Also known as the Japanese medlar, the loquat is a fruit tree that is from the Rosaceae family. The name is actually rather misleading, as it is actually indigenous to south-eastern China. It was introduced into Japan, and has been cultivated there for over 1,000 years. It has also become naturalised in the Mediterranean Basin and India. It is also found in Hawaii, where it is thought that Chinese immigrants carried the loquat there. This fruit has been featured in Ancient Chinese literature, such as in the poems from the then prominent poet, Li Bai. It has also been used in paintings, such as the Loquats and a Mountain bird painting from the Southern Song Dynasty (1127 – 1279). In Portuguese literature, it was mentioned before the Age of Discovery (15th century).
The loquat tree is easy to grow in mild temperate and subtropical climates. It is often grown primarily as an ornamental tree. The secondary reason is for its wonderful sweet fruit. As the tree has bold foliage, it adds a great exotic, tropical look to gardens and contrasts well with other normal garden plants.
The loquat is an evergreen tree or shrub. It has a short trunk, round crown, and woolly new twigs. A tree can grow between 5 to 10 metres tall, but it is often shorter at around 3 to 4 metres tall. The leaves are about 10 – 25 cm long, and are dark green, leathery, and tough. Flowers appear during the autumn or early winter, and fruits ripen in late winter or early spring. The flowers are white and 2 cm in diameter. The flowers have a very sweet aroma that can actually be smelled from a distance.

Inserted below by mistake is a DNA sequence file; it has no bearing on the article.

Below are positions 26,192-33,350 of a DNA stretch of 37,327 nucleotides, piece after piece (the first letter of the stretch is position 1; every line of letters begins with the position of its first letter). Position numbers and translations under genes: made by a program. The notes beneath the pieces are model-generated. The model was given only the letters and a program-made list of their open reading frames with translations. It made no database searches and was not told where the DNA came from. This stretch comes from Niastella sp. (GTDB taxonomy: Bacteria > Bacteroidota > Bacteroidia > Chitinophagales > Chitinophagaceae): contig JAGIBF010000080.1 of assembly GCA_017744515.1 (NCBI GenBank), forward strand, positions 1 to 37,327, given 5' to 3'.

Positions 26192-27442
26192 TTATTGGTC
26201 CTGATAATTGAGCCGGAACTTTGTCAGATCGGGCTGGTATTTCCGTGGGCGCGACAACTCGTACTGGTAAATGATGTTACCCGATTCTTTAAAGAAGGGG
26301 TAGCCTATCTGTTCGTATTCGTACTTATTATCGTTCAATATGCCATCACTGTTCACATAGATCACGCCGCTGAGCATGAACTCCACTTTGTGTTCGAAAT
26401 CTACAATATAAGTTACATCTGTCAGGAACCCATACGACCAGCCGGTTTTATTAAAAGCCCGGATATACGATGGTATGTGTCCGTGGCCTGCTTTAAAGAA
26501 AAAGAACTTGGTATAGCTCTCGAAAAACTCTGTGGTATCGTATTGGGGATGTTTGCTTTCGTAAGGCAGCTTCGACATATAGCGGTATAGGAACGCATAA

The fruits of the loquat tree grows in clusters. They are either pear, round, or oval-shaped and are about 3 to 5 cm long. They have a smooth yellow or orange skin. The flesh is white, succulent and tangy. It is also high in sugar, pectin, and acid. They are low in sodium and saturated fat, and are high in dietary fibre, vitamin A, manganese, and potassium. It is excellent eaten in fruit salads, fruit cups, pies, tarts, jam, chutney, jelly or poached in syrup.
Loquats also play a part in Traditional Chinese Medicine. If a lot of loquats are eaten, then it will provide a gentle sedative effect that will last up to 24 hours. Loquat syrup is used to sooth the throat, sort of like a cough drop. Combined with other ingredients, the leaves of the loquat tree is made into ‘pipa gao’ (loquat paste) which acts to soothe the respiratory and digestive system. They can also be used to make light wine. However, the pips and young leaves of the loquat are slightly poisonous, however they do not cause any harm.
Loquats are also used to create a fruit wine through fermentation. Sometimes, this can be made just with white liquor and crystallised sugar. Some alcohol connoisseurs also enjoy sake made exclusively from the loquat tree seed. However, as the seed contains cyanogenic glyosides. Drinking this sake in bulk may result in cyanide poisoning.